Renewing a US passport has always been annoying, but it got even harder during the when wait times stretched as long as 18 weeks. The US Department of State said it has reduced its backlog of about 2 million applications, but the agency still estimates eight to 11 weeks to renew a passport, not including mailing times.
A new program to renew passports online may shorten that waiting time and could certainly make the process much easier. Originating from an executive order by President Joe Biden in December 2021, a pilot program for online passport renewals was launched by the Department of State on Aug. 2, with 25,000 open slots that were filled by Aug. 12.
The agency plans to accept another 25,000 applications in September, and then roll out the program more widely in 2023. While it's unclear yet how much time the online process will save, it will eliminate mailing time and some of the more onerous requirements of passport renewal.
To join the pilot program for online passport renewal in September, you'll need to be ready with a MyTravelGov account and be aware of all the program restrictions. Below, I'll explain who can apply for a passport renewal online and how the system works.
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How does the new online passport renewal program work?
Normally, you'd handle a passport renewal by mail. You'd package up your old physical passport, fill out form DS-82, include a new physical passport photo, calculate your passport renewal fees, add a check or money order, mail off your application and wait a couple months.
For speedier processing, a $60 fee for expedited service currently reduces the waiting time to five to seven weeks, and the Department of State has special processes for extremely urgent or emergency travel.
With the new passport renewal system, you can complete the request online, upload a digital photo, pay electronically… and then still wait a couple months. Maybe.
The Department of State is not yet promising expedited renewal for online passports -- it's still sticking with its eight-to-11 week estimate, regardless of how you apply. However, early applicants for online passport renewals have reported quick turnaround times -- some as fast as two weeks or even less.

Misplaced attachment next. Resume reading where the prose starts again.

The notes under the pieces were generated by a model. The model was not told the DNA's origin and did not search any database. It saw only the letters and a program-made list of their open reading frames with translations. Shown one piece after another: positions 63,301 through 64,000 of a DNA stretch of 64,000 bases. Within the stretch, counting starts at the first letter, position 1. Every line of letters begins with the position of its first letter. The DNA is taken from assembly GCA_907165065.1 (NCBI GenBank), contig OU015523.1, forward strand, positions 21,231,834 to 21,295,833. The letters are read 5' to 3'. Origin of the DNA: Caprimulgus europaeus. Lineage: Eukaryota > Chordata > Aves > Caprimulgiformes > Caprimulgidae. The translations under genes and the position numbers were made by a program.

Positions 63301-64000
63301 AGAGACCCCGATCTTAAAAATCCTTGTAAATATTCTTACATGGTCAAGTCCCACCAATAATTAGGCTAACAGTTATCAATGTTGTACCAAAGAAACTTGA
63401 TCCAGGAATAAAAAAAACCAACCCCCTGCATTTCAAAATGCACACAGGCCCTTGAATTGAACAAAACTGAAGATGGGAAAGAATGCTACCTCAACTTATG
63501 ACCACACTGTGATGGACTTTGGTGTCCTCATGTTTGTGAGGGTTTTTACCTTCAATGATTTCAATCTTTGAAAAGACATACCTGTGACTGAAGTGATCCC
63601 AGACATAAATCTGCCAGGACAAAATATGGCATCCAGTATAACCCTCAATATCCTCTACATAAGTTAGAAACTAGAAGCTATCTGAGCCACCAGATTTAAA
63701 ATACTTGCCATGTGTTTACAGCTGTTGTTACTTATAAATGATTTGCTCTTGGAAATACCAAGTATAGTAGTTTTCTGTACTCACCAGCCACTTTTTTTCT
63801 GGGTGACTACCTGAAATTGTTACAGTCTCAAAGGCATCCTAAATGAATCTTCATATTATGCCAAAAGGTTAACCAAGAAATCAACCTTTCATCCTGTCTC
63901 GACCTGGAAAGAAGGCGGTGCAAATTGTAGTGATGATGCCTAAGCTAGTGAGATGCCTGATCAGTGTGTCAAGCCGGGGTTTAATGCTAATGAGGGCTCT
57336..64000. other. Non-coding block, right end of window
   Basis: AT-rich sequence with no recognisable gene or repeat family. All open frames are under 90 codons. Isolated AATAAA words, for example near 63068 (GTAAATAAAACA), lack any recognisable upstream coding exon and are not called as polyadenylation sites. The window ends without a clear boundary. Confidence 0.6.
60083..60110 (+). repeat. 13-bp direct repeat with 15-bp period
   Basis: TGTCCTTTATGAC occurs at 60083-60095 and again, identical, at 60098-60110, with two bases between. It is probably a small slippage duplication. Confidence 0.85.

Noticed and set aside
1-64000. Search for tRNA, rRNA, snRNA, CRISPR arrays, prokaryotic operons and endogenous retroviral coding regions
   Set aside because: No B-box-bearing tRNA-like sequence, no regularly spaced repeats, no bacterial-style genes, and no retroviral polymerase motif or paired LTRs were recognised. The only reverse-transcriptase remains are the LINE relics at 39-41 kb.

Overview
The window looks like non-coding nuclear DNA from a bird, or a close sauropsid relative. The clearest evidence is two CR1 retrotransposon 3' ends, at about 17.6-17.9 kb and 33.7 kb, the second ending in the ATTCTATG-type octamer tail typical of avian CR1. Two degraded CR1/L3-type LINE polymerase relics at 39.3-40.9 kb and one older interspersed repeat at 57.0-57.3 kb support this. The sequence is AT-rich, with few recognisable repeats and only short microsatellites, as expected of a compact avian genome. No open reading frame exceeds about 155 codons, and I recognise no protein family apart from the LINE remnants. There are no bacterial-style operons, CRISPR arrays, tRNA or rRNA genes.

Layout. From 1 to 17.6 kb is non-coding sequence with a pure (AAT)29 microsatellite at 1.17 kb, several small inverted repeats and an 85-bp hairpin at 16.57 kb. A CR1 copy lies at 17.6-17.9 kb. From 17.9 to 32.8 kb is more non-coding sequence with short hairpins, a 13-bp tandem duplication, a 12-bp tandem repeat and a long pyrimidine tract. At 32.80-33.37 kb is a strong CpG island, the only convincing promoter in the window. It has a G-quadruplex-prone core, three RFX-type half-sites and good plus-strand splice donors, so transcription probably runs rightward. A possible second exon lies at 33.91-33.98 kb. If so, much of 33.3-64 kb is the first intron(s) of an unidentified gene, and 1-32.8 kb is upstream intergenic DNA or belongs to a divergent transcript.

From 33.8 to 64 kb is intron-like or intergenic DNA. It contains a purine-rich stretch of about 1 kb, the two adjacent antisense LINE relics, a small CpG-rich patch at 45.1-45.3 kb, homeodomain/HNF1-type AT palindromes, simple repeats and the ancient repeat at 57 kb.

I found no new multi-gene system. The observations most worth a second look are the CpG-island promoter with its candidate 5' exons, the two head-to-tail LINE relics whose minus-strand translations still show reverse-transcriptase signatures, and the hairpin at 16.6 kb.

Despite the greater ease of processing online applications, passport fees will remain the same: $130 for a passport book, $30 for a passport card and $160 for both. Online applicants can also pay the additional $60 fee for expedited service.
Who can renew their passports online?
During the testing phase of the online passport renewal system, the Department of State has put some strict regulations on who can apply. The two main requirements are:
- Passport renewal applicants must be 25 or older, with an existing physical passport in good condition that has been valid or was valid for 10 years
- That required passport must have been issued at least nine years ago, but not longer than 15 years ago (between 2007 and 2013)
Those are the main qualifications for online passport renewal, but the Department of State includes additional caveats:
- You cannot change your name, gender, or date or place of birth
- You can only renew online for tourist passports, not special issuance
- You must live in the US
- You must be able to pay your passport fees by credit card, debit card or electronic ACH bank transfer
- You must be able to upload an acceptable digital passport photo
- You should be aware that your existing passport will immediately become invalid
If I am eligible, how do I renew my passport online?
First you'll need to create a MyTravelGov account on the Department of State's website, if you don't already have one. Don't worry -- the process is much quicker and faster than or .
Visit the MyTravelGov portal and click the big blue button that says Click here for your MyTravelGov account log-in. That will take you to the sign-in page, but if you don't already have an account, click SIgn up at the bottom.
A quick registration form asks for your legal name, email address and a strong password. That's all that's required, although you can also include your mailing address, which the Department of State will need eventually. After completing the CAPTCHA, click the blue Create Account button.
MyTravelGov will then send you a verification email to the email address you included in the sign-up form. Click the verification link, and MyTravelGov will request you answer three security questions -- I suggest recording your answers somewhere you won't lose them.
After completing the security questions, MyTravelGov will then send a one-time code to your email that allows you to log in to your account. If you need assistance managing the MyTravelGov registration, a helpful Department of State tutorial video can walk you through the entire process:
Once you've created your MyTravelGov account, a message on the home page will provide you with an option to "Renew Passport," after the pilot program is launched again in September. (The site currently only displays the Consular Report of Birth Abroad application.)
What's next for the online passport renewal program?
The next pilot program for online passport renewals will launch in early September, though the date is TBD. If you're anxious to renew your passport online, I recommend checking the site each day at the start of September.
The Department of State is using these pilot programs to test the stability and performance of its online passport renewal system. If all goes well, the department will open up the system to all Americans sometime in 2023. We'll continue to update this article as the new pilot program launches and online passport renewal becomes available to more Americans.
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